YDS: The Clare Spark Blog

October 7, 2012

Christian Socialism as precursor to Orwell

Orwell’s legacy is controversial. I see his tragic vision as a continuation of the moral reformers reacting to the Chartist movement in Britain, 1839-1850.  This book essay lays out the case for “a change of heart” as opposed to structural reform. It is my contention that Orwell’s most important precursor was Thomas Carlyle (identified by Orwell during the war years, as a precursor to fascism), whose claim that all social relationships were subsumed under the “cash nexus” in industrial society was taken up by Marx and his followers all of whom continue to rail against “finance capital.” (The defeated Winston Smith recites this rhyme at the end of 1984: ‘Under the spreading chestnut tree /I sold you and you sold me –‘. This alleged commodification of human relationships is crucial to all modern socialist ideologies, including populism; i.e., you must purify your heart of the love of money that is the root of all evil.)

In my book, I show how Kingsley’s archetypal “agitator” bears a close resemblance to Melville’s character Captain Ahab. Note especially that Benjamin Netanyahu cited the Hebrew prophets as the founders of “civilization” in his UN speech. (See last sentences in https://clarespark.com/2012/09/28/bibi-and-the-human-nature-debate/.) For more on the origins of social democracy (e.g. the New Deal), see https://clarespark.com/2011/07/16/disraelis-contribution-to-social-democracy/.

[book excerpt, Hunting Captain Ahab, chapter 5 (the chapter that got me into trouble with Verso):]

The Old Testament Jewish prophet as “the agitator” was developed by the English cleric and Christian Socialist Charles Kingsley in his cautionary tale, Alton Locke tailor and poet (1850), published anonymously while Melville was composing Moby-Dick.[i] Kingsley’s book purports to be the confession of a genuine repentant radical who has died of consumption. Inspired by the “old Jewish heroes” Moses, David, and Jehu, and rejecting (conservative) Calvinism, the tailor Alton Locke was fired by the aspirations of other “working men whose craving is only for some idea which shall give equal hopes, claims, and deliverances, to all mankind alike!” (12,13). For Ishmael, the radical Enlightenment was a snare and a delusion: those who strive for truth, justice, and equality in a world purged of wickedness, but who are armed, like Ahab (or the dark angel depicted in Dürer’s Melencolia I or Rosa’s Democritus in Meditation) solely with the tools of earthly (not Right) Reason, will end their efforts in despair, wrecking the rest of humanity along with themselves. But we must not push the comparison too far. Alton Locke leaves us with ex-radicals tearfully but gladly chastened and regenerated; Moby-Dick leaves a regenerated orphan, dying into life, as Howard Vincent says, but, as Vincent does not say, clinging to Queequeg’s coffin (primitivism), a coffin lacking a keel. The coffin had breached like a whale; Ishmael was rescued by a whale/coffin without a conscience, without balance.

Alton Locke recalls his collapse into the monomania of Chartism (see http://en.wikipedia.org/wiki/Chartism) , prepared by harsh poverty and mother’s levelling religious zeal:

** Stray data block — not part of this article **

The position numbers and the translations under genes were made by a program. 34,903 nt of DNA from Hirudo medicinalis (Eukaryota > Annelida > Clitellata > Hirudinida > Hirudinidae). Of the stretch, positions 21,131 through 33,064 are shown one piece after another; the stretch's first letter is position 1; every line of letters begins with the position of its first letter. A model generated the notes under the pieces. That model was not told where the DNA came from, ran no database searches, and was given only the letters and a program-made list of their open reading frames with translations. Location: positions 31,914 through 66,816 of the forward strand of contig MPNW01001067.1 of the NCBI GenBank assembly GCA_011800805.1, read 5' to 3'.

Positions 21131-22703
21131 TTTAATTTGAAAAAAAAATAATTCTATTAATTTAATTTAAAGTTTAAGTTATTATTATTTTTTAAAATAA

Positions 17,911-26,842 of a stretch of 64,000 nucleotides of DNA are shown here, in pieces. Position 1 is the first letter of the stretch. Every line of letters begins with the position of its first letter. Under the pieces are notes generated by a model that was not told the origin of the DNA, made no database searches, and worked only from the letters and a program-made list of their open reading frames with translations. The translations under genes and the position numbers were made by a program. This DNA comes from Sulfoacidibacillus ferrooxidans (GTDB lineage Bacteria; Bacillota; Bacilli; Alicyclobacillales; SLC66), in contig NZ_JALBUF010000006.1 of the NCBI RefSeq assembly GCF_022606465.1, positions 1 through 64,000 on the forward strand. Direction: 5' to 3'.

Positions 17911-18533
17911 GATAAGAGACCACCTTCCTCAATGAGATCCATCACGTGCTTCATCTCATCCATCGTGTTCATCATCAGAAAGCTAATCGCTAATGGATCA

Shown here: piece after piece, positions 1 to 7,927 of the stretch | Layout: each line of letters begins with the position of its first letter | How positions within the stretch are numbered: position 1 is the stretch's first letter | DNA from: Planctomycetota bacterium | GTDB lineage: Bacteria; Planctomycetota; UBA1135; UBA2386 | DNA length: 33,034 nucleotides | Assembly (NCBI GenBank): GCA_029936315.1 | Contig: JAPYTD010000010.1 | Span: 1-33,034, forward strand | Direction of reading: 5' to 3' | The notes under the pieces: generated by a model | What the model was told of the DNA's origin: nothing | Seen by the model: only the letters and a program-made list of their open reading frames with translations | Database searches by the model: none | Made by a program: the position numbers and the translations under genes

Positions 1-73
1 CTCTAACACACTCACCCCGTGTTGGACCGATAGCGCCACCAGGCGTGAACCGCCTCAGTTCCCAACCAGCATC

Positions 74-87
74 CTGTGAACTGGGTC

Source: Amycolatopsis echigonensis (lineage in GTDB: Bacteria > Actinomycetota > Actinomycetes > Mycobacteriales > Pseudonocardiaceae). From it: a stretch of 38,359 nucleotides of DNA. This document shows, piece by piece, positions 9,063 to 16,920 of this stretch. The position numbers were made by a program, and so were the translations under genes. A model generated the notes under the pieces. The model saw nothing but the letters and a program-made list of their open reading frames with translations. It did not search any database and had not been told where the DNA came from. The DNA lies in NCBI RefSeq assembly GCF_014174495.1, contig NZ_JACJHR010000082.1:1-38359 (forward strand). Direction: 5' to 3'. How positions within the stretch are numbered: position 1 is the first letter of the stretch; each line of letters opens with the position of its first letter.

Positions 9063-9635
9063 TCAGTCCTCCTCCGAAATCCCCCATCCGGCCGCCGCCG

Female “Chartist”

“…those old Jewish heroes did fill my heart and soul. I learnt from them lessons which I never want to unlearn…they were patriots, deliverers from that tyranny and injustice from which the child’s heart,–’child of the devil’ though you may call him,–instinctively, and, as I believe, by a divine inspiration, revolts. Moses leading his people out of Egypt; Gideon, Barak, and Samson, slaying their oppressors; David, hiding in the mountains from the tyrant, with his little band of those who had fled from the oppressions of an aristocracy of Nabals; Jehu, executing God’s vengeance on the kings–these were my heroes, my models; they mixed themselve up with the dim legends about the Reformation martyrs, Cromwell and Hampden, Sidney and Monmouth, which I had heard at my mother’s knee. Not that the perennial oppression of the masses, in all ages and countries, had yet risen on me as an awful, torturing, fixed idea. I fancied, poor fool, that tyranny was the exception, and not the rule. But it was the mere sense of abstract pity and justice which was delighted in me. I thought that these were old fairy tales, such as never need to be realized again. I learnt otherwise in later years (12, 13).”

No Melville scholar has proposed that Alton Locke might have been a source for Moby-Dick (or if not a source, then a work carrying identical baggage). However, the Illustrated London News recognized the political referent of The Whale (the title of the English edition of Moby-Dick): “the personages are so conceived as to be types of the principal different parties and classes into which the late Aggression agitation split up the community.”[ii] Kingsley’s character Crossthwaite, a Chartist who fascinates Alton (as Ahab fascinates Ishmael, as Isabel fascinates Pierre), resembles Narcissus/Ahab and his reflection or double, the Whale: “Wild grey eyes gleamed out from under huge knitted brows, and a perpendicular wall of brain, too large for his puny body.”[iii] Here is Crossthwaite’s defiant speech as proletarian Christ to his fellow tailors, meeting to discuss their response to the newly (Jewishly) imposed system of piecework. Perhaps Crossthwaite is a source (or parallel) for Ahab with the “crucifixion in his face”: